I was too quick yesterday to praise the U.S. Postal Service’s new eRetire system, which seems to be just a faster and more convenient way for potential retirees to get inaccurate information.
“eRetire isn’t better. The only improvement I see is you can download some documents as PDFs rather than waiting for hard copies in the mail,” responded Don Cheney, an APWU leader from Auburn, WA and an expert on USPS retirement issues, in reaction to my article Postal Service Steps Up Communications With Potential Retirees.
The new website “provides only two annuity estimates: optional and disability retirement,” he said. “There are no annuity estimates available online for Voluntary Early Retirements. They still don’t include the FERS annuity supplement in annuity estimates for eligible employees in FERS.”
He has also learned of at least one bug in eRetire: “When a city carrier downloaded his disability retirement packet yesterday, it had the job description for an Information Systems Specialist, EAS-21, rather than a city carrier.”
Cheney has been trying for seven years to educate postal employees about all of their retirement benefits and to get USPS to issue accurate and complete retirement estimates to employees. He recently wrote an article that asked, “Does the Postal Service Really Want Early Retirements?" And he has two grievances pending on the Postal Service’s failure to obey the Office of Personnel Management’s rules regarding annuity estimates.
Sign a blank check?
“USPS refuses to provide retirement counseling in a VER until AFTER the employee has signed an ‘Acknowledgement of Irrevocability.’ This form is not required for other types of retirements. Would you sign a blank check that is irrevocable?”
“The demise of Personnel Services in the districts has meant union reps like me have had to step in to assist employees with their retirement applications,” Cheney said
“Lack of retirement counseling is especially bad for veterans, who make up about half of the workforce. Their paperwork takes about four to six months to process. Veterans are forced to sign an 'Acknowledgement of Irrevocability' without knowing how much money they will owe for their military service or how much annuity they will get. I’ve seen the USPS demand as much as $10,000 from a veteran at the last minute. This is a major reason for complaints and long delays in a non-pay status.”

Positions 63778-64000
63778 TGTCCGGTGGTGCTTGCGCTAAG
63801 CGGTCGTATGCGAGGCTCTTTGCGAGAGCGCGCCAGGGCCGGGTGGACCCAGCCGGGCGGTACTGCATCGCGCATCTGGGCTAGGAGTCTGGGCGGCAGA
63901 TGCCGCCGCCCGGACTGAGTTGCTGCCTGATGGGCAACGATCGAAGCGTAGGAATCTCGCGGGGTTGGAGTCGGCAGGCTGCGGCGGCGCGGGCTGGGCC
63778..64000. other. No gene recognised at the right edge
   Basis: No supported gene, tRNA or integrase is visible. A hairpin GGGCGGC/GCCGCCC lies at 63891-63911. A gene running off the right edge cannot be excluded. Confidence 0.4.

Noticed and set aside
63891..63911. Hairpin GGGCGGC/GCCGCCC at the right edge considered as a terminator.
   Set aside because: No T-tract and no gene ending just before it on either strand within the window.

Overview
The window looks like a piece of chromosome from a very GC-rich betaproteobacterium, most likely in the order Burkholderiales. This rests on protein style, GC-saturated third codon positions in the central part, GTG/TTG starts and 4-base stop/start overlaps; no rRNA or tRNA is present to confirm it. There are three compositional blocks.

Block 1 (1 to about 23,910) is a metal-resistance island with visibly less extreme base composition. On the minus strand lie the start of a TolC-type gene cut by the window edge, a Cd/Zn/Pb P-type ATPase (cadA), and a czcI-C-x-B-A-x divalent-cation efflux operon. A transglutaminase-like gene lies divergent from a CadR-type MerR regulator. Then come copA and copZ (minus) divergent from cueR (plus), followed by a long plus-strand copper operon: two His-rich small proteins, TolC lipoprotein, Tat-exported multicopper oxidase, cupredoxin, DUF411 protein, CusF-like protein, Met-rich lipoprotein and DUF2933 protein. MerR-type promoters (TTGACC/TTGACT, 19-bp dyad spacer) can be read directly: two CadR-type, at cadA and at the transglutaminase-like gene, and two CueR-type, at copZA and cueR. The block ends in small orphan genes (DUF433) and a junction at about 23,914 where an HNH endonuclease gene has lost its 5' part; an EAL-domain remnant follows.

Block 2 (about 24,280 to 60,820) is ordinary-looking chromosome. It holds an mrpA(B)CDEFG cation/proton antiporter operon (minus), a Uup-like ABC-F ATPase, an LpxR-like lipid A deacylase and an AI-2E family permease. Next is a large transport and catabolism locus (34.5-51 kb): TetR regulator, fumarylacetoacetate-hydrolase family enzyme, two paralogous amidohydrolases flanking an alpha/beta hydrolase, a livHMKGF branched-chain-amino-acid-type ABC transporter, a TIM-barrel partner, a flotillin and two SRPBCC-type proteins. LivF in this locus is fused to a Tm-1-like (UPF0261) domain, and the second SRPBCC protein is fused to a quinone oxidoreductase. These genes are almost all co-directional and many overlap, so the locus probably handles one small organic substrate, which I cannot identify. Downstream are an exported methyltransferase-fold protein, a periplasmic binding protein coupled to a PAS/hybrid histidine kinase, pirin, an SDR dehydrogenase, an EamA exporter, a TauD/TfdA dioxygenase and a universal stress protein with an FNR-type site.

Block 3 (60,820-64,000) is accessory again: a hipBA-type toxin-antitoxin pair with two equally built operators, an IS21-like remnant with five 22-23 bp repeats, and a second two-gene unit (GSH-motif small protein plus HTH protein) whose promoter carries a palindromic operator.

Think about any of the recent scandals involving the Postal Service: Bernstock. Payment of health premiums for top executives. Using retired executives as consultants.
I contend that the amount of money wasted in those incidents is a drop in the bucket compared with what the Postal Service is paying excess employees who would retire if they only knew what their retirement benefits would be.
Not at all business-like
I keep hearing USPS executives talk about how they’re running the Postal Service in a more business-like manner. But I know of no business – even ones that aren’t trying to downsize -- that puts its employees through such a runaround to get retirement projections.
Postal officials keep pointing out how much cost they have taken out of the system the past few years. But it’s hard for me (or, more importantly, Congress) to get excited about those efforts when I see how much money could be saved simply by providing employees accurate information.
I still haven’t heard an answer to the question I asked two months ago as the Postal Service was trying unsuccessfully to impose emergency price increases: “Why Does USPS Make Retiring Difficult When It Has So Many Excess Employees?